EU wind and solar energy are not enough to limit global warming as coal use remains stubborn

[ad_1]

Newly installed renewable energy in the EU has largely replaced expensive gas energy, not coal, which polluted more last year, according to an energy think-tank analysis, and has yet to meet what is needed to limit global warming.

Coal energy in Europe fell by just 3 per cent in 2021 compared to pre-pandemic levels in 2019, far less than the 29 per cent drop recorded in 2019 compared to 2017 levels, according to Ember, a London-based nonprofit.

Polluting fuel accounted for 15 percent of EU electricity production last year, compared to 22 percent in 2017.

In the first half of 2021 – before the supply crisis boosted the price of gas – newly installed renewable energy sources largely replaced coal and nuclear energy. But since July, new clean energy has almost exclusively replaced gas.

Emissions from the EU’s energy sector that cause climate change should fall 6 percent a year to reach the net zero needed by 2035, but have been reduced by about half that rate, Ember estimated.

“The current gas crisis should be a big wake-up call,” said Charles Moore, author of the report. “Both coal and gas must go; and fast. ”

Weaning the world from coal was a key promise made at the UN COP26 climate summit in November, and is seen as a key step in achieving global net zero emissions.

“Action is needed to ensure that Europe’s phasing out is kept on track,” Moore said. “Legislation is the only way to guarantee that coal-fired power plants will be closed by 2030. Volatile gas prices have made it clear that you can’t just rely on market forces.”

Fossil fuels accounted for 37 percent of electricity production in the EU in 2021, compared to 39 percent in 2019. Renewable energy sources produced another 37 percent, and nuclear energy accounted for the rest.

As gas prices rose, electricity producers sought to replace fossil fuels with renewable energy sources as well as coal. Prices have risen so much that it is more cost effective to switch electricity producers to coal even though it meant they had to buy more permits at higher prices under the EU Emissions Trading Scheme.

The price of loans traded under the scheme, which allows the holder to emit a tonne of carbon for each loan, has almost tripled over the past year to around € 90 per tonne of carbon.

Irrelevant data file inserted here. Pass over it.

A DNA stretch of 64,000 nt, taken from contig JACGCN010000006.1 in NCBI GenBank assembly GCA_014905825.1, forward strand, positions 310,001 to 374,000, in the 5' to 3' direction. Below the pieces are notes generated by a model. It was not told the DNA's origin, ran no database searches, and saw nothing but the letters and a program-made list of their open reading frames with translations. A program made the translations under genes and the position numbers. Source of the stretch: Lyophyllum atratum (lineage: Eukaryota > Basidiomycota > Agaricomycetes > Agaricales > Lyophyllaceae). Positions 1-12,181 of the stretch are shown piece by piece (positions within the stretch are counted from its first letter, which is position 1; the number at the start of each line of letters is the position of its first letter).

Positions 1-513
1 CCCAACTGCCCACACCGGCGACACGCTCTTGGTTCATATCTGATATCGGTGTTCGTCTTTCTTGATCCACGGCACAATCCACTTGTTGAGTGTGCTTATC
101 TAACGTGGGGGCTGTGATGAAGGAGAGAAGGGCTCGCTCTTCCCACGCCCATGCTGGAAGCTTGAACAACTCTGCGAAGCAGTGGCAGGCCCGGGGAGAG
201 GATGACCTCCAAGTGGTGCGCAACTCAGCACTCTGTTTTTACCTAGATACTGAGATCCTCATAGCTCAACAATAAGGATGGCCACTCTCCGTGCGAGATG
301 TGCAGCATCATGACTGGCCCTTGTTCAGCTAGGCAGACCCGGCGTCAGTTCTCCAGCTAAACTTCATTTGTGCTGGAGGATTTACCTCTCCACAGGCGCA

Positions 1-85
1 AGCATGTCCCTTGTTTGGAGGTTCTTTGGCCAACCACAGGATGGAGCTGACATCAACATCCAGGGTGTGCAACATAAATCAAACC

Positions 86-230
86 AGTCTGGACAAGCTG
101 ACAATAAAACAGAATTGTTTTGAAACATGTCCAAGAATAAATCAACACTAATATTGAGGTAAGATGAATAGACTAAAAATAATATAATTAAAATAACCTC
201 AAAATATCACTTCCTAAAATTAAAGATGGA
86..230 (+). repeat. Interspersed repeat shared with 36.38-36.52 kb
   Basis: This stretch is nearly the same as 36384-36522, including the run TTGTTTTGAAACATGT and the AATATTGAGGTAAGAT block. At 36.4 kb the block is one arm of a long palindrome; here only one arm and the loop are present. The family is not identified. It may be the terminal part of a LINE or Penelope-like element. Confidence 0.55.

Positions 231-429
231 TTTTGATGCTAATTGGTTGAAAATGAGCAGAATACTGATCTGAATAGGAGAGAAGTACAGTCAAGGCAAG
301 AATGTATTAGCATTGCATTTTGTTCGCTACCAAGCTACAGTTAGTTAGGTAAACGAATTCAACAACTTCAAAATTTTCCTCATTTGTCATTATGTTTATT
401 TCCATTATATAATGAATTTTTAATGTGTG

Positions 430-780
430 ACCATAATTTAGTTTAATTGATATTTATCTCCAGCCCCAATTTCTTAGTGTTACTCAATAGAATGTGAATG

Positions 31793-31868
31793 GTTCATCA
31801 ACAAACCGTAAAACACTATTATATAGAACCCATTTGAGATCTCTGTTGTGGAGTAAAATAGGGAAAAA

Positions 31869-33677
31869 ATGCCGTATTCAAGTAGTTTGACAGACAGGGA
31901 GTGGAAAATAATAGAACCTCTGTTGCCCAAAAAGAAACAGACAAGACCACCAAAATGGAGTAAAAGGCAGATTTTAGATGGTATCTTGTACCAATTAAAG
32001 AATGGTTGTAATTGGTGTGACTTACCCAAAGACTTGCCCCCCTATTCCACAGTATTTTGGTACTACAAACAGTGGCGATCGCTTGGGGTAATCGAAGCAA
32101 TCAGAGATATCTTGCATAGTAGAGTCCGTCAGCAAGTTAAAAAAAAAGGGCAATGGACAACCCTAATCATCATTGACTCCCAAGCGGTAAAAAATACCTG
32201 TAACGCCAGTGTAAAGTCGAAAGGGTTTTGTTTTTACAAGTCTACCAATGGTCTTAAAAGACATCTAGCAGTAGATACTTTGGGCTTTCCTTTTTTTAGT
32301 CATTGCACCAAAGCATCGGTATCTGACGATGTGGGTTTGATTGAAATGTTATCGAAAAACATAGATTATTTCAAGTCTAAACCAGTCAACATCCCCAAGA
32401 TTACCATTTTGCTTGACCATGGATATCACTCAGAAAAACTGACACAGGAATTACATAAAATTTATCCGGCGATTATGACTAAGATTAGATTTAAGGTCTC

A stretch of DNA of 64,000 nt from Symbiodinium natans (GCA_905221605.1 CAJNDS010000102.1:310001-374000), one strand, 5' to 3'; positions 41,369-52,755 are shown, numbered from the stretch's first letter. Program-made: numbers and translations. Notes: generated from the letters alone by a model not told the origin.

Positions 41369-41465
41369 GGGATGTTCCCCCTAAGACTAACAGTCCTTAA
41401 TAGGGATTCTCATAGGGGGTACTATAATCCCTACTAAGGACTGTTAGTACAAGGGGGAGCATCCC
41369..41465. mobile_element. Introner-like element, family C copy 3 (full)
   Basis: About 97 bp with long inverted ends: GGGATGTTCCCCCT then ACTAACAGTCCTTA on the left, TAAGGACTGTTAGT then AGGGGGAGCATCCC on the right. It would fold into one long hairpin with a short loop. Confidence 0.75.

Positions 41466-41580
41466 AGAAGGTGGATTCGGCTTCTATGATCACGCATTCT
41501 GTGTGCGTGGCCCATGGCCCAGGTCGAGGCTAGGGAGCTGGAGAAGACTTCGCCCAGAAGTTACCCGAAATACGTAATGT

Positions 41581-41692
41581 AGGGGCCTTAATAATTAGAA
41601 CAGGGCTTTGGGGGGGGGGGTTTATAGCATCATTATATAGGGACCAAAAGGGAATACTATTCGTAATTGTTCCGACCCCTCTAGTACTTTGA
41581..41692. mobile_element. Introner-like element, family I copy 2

The slowdown in the phasing out of coal meant that emissions from the EU’s energy sector were not on track to limit global warming to 1.5C above pre-industrial levels, according to Ember’s analysis.

The International Energy Agency estimated that in order to achieve that goal, it would be necessary for emissions from the energy sector to reach net zero by 2035 in advanced economies.

Although EU countries, including Spain and Greece, have closed coal-fired power plants since 2019, this has been largely offset by increased coal use in Poland.

However, in 2021, wind and solar energy in the block produced more electricity than gas for the first time ever.

Rising energy prices have prompted some energy industry politicians and analysts to question the shift to renewables. But climate change experts have dismissed the link.

“I think this is completely wrong,” said Lord Adair Turner, a senior fellow at the Institute for New Economic Thinking. “What we are facing is a failure to go fast enough. . . What happened tells us how vulnerable we are to them [fossil fuel system]. ”

Climate capital

Where climate change meets business, markets and politics. Explore FT coverage here.

Are you curious about FT’s environmental sustainability commitments? Learn more about our science-based goals here

[ad_2]

Source link

Leave a Reply

Your email address will not be published. Required fields are marked *